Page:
It is a scenario that kept this insurance agent up at night. What would happen if I gave a client the wrong advice when applying for health insurance through Covered California? Fortunately it wasn’t my errant recommendation but that of Covered California that saddled a Moorpark family with the repayment of over $13,000 in Advance Premium Tax Credit overpayments.
Covered California confused on modified income
As Covered California opened their online doors in the autumn of 2013 for enrollment into their qualified health plans for 2014, there were constant questions as to what actually constituted income for the Modified Adjusted Gross Income (MAGI). The household MAGI is the foundation for how much Advance Premium Tax Credit would be applied to lower the individual’s or family’s monthly health insurance premium to make it affordable under the new Affordable Care Act.
MAGI is not always line 37 of the 1040
The foundation of the MAGI is the IRS form 1040 tax return. For many individuals and families the MAGI will be equivalent to line 37, Adjusted Gross Income, from the 1040. However, the term modified denotes that there are other sources of income that must be added to, or modifying, the AGI. Specifically, social security retirement benefits and tax-exempt interest, both of which are normally not part of the tax filers AGI, are considered part of the MAGI.
Covered California should have been the income experts
Unfortunately, everyone, including agents, enrollment assisters, and Marketplace exchanges such as Covered California, wanted to simplify and trim the explanation of what income must be reported for the MAGI. The preferred short cut explanation to the consumer question of what constituted income was, “Line 37 of your 1040 or the AGI.” Even though the people helping consumers enroll in the Marketplace health plans were not experts or even familiar with federal taxes, they are not relieved of their responsibility to know the actual definition of MAGI because of their ignorance.
Covered California bad advice triggers $13,000 tax bill
It was this ignorance and lack of attention-to-detail on the part of Covered California that lead the Polk family of Moorpark, CA, down the wrong road. The failure of Covered California to properly inform Mr. Polk of the income that is counted for the MAGI ultimately resulted in his having to repay $13,230.43 in excess Advance Premium Tax Credits for 2014.
Social security, tax-exempt income are part of MAGI
Mr. Polk learned from his CPA on April 7th, 2015 that he owed $13,230.43 for the repayment of excess APTC for 2014. The CPA had properly taken the Covered California 1095-A and completed IRS form 8962 Premium Tax Reconciliation. It was clear on form 8962 that the addition of the Polk’s social security retirement income and tax-exempt interest had pushed the Polk household income over 400% of the federal poverty line. This wasn’t new information. They had this income before they applied health insurance through Covered California. But no one at Covered California asked them about this income that is typically not listed on line 37 of the 1040 because it is not taxed.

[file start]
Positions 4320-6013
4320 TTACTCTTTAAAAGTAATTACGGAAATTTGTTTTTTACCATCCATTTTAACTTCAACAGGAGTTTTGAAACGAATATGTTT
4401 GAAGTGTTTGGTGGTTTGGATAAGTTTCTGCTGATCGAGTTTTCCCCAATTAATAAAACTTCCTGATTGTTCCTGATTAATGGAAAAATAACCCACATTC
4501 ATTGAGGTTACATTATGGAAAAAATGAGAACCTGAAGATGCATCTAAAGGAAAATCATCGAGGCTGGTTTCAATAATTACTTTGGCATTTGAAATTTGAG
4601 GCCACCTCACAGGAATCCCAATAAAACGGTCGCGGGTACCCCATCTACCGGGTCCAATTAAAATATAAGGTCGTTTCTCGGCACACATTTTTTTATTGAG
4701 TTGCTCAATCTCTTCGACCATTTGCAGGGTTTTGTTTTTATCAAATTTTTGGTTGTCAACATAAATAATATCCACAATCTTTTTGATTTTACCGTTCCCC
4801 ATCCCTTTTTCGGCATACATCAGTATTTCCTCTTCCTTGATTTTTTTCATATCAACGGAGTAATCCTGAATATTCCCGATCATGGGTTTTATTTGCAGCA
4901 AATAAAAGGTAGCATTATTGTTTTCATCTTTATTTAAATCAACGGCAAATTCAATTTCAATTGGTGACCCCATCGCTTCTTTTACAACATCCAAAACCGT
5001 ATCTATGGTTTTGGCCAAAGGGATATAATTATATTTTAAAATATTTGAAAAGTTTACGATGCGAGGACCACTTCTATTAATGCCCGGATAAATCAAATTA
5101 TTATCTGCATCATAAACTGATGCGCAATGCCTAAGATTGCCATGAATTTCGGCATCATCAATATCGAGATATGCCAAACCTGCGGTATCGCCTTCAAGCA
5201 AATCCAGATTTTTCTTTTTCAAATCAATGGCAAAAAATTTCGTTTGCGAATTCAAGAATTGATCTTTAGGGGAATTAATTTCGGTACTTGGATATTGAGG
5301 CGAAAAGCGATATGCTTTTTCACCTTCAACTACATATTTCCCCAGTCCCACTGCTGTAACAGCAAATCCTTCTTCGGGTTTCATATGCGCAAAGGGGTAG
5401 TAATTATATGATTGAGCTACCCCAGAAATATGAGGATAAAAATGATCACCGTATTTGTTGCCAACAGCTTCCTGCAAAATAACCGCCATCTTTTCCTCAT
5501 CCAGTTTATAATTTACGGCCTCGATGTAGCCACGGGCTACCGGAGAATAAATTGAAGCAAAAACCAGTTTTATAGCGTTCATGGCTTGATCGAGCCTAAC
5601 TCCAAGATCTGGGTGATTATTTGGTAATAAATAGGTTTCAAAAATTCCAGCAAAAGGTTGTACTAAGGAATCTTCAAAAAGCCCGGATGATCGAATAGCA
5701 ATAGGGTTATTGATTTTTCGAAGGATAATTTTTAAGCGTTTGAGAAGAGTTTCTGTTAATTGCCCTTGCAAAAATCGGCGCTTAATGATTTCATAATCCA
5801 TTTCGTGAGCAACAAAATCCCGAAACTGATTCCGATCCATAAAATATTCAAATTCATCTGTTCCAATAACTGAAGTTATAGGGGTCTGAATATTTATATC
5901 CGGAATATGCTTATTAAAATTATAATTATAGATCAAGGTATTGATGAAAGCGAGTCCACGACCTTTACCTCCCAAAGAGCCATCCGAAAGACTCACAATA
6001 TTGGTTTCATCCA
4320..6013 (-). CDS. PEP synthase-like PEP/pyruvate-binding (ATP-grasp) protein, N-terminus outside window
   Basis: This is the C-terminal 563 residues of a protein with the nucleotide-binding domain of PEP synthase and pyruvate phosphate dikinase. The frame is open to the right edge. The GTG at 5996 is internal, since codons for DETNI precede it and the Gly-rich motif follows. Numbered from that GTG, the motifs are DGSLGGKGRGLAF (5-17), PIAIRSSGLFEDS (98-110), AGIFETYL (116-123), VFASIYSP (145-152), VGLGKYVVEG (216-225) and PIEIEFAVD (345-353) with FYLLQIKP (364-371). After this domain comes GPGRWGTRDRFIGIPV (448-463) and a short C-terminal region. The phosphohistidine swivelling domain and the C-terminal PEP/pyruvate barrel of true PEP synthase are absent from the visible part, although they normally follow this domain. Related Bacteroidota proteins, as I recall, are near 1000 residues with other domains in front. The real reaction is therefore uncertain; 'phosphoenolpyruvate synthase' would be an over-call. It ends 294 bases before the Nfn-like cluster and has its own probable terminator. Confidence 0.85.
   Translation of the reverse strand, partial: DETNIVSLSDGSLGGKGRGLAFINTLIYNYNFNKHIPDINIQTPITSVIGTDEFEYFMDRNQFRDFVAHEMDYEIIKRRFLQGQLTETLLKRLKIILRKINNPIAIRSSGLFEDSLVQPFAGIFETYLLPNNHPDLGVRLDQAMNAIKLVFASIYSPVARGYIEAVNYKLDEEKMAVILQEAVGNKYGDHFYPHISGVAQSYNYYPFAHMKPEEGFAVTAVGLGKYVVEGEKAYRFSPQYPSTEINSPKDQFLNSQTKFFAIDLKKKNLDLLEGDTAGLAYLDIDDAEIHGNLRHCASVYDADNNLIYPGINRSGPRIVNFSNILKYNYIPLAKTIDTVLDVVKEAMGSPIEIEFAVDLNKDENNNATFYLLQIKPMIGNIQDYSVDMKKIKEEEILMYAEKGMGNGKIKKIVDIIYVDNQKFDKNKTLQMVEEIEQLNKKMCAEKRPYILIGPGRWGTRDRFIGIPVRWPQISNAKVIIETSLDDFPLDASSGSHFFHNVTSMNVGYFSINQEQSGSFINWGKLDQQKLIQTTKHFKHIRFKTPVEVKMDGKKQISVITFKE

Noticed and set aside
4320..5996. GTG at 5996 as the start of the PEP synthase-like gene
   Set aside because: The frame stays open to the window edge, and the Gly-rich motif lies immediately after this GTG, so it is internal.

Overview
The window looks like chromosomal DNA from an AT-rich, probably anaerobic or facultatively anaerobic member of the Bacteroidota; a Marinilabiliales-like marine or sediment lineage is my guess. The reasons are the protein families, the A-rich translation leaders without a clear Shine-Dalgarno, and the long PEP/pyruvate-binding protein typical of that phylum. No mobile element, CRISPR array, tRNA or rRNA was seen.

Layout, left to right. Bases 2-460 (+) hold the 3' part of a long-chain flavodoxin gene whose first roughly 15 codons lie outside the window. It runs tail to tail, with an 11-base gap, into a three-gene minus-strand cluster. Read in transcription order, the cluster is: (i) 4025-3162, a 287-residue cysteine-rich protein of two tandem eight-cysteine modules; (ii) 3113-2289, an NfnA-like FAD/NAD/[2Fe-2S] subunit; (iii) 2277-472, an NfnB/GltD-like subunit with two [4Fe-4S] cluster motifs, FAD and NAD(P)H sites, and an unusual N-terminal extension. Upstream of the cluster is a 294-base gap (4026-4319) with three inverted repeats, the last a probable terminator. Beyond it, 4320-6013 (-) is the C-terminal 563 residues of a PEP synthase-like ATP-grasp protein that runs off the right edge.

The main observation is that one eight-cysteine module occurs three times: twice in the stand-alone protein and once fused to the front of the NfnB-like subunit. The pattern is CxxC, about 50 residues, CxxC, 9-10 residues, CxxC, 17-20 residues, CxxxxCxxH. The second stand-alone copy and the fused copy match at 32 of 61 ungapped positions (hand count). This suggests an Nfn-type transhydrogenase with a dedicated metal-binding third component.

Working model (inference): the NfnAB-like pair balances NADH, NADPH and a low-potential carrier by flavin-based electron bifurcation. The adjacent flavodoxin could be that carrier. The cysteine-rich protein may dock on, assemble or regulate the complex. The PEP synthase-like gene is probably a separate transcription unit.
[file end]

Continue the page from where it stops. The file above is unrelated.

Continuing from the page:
Repayment relief if MAGI under 400%
Had the Polk MAGI been 399% of the FPL they would have been granted some relief from having to repay all the excess APTC. (See: IRS limits APTC excess repayment.) Under the current guidelines if the Polk MAGI was 399% of the FPL, they only would have had to repay $2,500. But because their MAGI exceeded 400%, under the ACA rules and IRS interpretation, they are liable for the repayment of the full amount of the APTC.
Pay now or accrue penalties and interest
While the revelation of a $13,000 tax bill would have pushed lesser men to a state where they had to use their health insurance for a heart attack, Mr. Polk started contacting the agencies involved looking for answers. At the end of hours of phone calls Mr. Polk was left with the IRS assessment and his own conclusion that Covered California failed to consider all of the household income that constituted the MAGI. Covered California had committed an act of misfeasance – the willful inappropriate action or intentional incorrect action or advice. The characterization of the bad Covered California income advice was of no consequence to the IRS. They wanted the Polk’s to repay the APTC or face penalties and interest.
Polk’s file an appeal
Somewhat astonished that the organization tasked with helping consumers find affordable health insurance had managed to add to his pain and suffering with the IRS, Mr. Polk filed an immediate appeal with Covered California over the incorrect income calculation. Mr. Polk included a position statement or historical account of income advice with the appeal; the full text can be downloaded at the end of the post. Here are a few snippets of his argument and conclusions.
Administrative law judge issues a decision
The appeal hearing was conducted on August 13, 2015 and the administrative law judge’s decision was released on September 16, 2015. While the findings of the judge were consistent with Mr. Polk’s accounting of his interactions with Covered California, the Administrative Law Judge has no authority to force Covered California to repay the excess APTC owed by the Polk’s. Download the complete text of the decision at the end of the post.